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Trask Sorting

We now have 3 separate definitions of the Trask sorting coefficient. These are:

The reason there is more than one definition of the same thing is, first, that it is possible to either  read Trasks’ paper literally or to interpret his intention and, second, that it is easy to overlook the key point of what Trask was doing.

Literally he defines the sorting as the square root of the ratio of the 75th and 25th percentiles, which works because this can be interpreted as an estimate of the spread. Indeed, in a normally distributed data set, the standard deviation is directly related to the percentiles because the central two-thirds of the data set should lie within one standard deviation of the mean; i.e. the range:

[mean minus standard deviation] to [mean plus standard deviation]

should roughly cover the range of values from the 16th percentile to the 84th percentile. Hence simple arithmetic shows that

σ = ½ [P86 – P16]

(where P86  means the grain size which is exceeded only 14 % of the time).

Further, again for a normally distributed data set, the central 95% of the data set should lie within two standard deviations of the mean; i.e. the range:

[mean minus twice the standard deviation] to [mean plus twice the standard deviation]

should roughly cover the range of values from the 2nd  percentile to the 97th percentile (or 3rd to 98th).

Simple arithmetic again shows that

σ = ¼ [P97 – P16]

This isn’t what Trask proposed but does clearly indicate how Folk and Ward derived their estimates of sorting, skewness, etc. The interpretation arises because grain size is rarely normally distributed, but in phi units it is roughly normal. Hence Folk and Ward stipulated that the percentiles should be of the data in phi units. So, maybe Trask was intending us to think of phi-transformed data?

But in his original paper it didn’t matter, because he wasn’t measuring grain sizes, he was counting cumulative weights and inferring grain sizes. This is where, I think, most people using the Trask coefficients have missed the point: using percentiles of the grain sizes gives different results from using percentiles of cumulative weights.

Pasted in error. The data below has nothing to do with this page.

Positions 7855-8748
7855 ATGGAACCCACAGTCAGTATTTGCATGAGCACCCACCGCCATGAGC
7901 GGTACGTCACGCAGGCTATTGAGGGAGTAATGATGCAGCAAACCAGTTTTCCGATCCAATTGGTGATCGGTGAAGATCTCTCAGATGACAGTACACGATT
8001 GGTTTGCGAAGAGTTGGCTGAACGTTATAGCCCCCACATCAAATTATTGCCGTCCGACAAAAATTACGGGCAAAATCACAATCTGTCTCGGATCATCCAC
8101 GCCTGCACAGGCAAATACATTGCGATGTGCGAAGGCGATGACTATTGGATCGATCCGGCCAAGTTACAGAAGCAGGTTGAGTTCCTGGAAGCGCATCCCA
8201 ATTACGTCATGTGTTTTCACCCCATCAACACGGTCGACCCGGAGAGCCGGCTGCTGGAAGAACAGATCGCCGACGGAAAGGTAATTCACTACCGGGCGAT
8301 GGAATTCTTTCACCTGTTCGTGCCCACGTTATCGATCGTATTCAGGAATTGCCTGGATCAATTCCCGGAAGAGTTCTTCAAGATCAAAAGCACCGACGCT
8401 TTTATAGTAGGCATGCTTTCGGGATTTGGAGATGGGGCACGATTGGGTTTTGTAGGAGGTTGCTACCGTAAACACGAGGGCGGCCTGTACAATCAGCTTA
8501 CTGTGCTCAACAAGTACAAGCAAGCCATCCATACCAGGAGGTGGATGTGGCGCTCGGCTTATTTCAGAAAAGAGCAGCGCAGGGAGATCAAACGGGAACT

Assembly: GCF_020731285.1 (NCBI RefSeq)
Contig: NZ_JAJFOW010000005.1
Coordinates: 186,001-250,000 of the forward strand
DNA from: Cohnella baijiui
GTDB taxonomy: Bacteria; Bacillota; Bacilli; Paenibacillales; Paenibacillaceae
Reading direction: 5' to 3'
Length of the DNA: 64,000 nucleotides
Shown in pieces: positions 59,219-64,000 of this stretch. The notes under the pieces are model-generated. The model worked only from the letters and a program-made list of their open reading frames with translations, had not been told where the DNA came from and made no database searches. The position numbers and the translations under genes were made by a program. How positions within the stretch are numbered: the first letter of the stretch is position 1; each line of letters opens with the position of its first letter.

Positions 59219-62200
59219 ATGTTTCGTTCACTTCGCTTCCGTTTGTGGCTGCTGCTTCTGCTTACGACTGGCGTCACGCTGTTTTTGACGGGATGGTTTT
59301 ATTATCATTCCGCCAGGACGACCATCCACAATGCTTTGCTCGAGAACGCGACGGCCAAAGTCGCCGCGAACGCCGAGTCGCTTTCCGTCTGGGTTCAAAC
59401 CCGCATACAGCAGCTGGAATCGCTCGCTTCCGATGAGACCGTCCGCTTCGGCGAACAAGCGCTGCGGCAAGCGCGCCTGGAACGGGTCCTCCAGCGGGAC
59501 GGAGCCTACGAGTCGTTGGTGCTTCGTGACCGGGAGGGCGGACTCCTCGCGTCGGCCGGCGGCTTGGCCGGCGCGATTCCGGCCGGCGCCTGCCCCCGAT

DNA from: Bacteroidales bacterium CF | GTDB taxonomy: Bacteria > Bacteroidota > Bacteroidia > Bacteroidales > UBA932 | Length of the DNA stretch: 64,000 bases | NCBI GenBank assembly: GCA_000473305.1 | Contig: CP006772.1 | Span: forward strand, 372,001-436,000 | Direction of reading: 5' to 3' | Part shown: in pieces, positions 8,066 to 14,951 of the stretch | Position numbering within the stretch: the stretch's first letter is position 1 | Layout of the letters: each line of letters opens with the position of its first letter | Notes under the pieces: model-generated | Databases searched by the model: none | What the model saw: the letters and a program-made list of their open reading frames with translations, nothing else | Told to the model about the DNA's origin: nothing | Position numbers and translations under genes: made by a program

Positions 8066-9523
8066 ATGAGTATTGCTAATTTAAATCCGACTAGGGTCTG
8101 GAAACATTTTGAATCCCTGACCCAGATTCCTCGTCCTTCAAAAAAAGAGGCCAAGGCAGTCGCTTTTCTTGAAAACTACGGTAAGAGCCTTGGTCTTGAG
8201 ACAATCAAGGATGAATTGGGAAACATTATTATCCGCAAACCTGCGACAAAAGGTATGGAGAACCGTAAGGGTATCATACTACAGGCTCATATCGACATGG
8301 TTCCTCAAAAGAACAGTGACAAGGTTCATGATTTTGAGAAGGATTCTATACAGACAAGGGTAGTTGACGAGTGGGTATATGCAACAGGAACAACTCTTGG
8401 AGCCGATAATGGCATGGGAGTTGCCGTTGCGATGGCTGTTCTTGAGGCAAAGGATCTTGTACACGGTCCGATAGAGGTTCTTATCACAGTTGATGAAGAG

It is easy to make the mistake of thinking (superficially) that it doesn’t matter: if you line up all the grains in order (which is what we’re doing when finding percentiles), then they will be in roughly the same order whether they are ordered by weight or size, and, unless we are distinguishing composition and using accurate density corrections (which of course you can do in PETROG if data were collected using the ‘Concurrent’ option), then they will be in exactly the same order (still not strictly true, because grain size is usually measured by largest diameter, not volume, but if we don’t know the other diameters, then it is effectively the same). The mistake is that Trask didn’t look at individual grains, he just collected grains, by centrifuge, until the weight reached a proportion of the total, and the number of grains remained unspecified and essentially unknowable. So percentiles for Trask were not based on numbers of grains but accumulated weights.

Another reason for interpreting differently is that Trask says:

"if So is less than 2.0, the deposit is well sorted, if it is above 4.5 it is poorly sorted, and if it is about 3.0 it is normally sorted." (‘So’ is his sorting coefficient):

Which does not tally with data calculated using Tucker’s interpretation.

As Tucker says, there is really no need for using Trask’s approximation nowadays, as we can count grains and perform statistical calculations using electronic calculators, but there are two circumstances in which we might want to use it:

  1. For comparison. Trask (and this also applies to Folk and Ward) has been used for 85 years, during which time individual geologists have built up a mental picture of what Trask means and laboratories have accumulated a store of data against which new values can be readily compared, and it is in the use as comparison rather than absolute values that the benefit of these analyses lies.
  2. Touchstone, the de facto standard clastic reservoir forward modelling system, uses Trask as an input.

For these two reasons, the choice of which of the Trask calculations to use should be dependent less on a notional view of the truth, or on picking through the detail of Trask’s original paper for the correct interpretation, but on how previous Trask values have been calculated. This is why we have chosen to list three different Trask numbers and let the user pick the one that fits in with their requirement, or their company’s past usage, or their client’s requirement, or their model’s requirement.

If you would like to comment on this – for instance, if you think we have interpreted incorrectly – or if you would like us to expand more on our interpretation and provide more mathematical or statistical detail, then please contact us.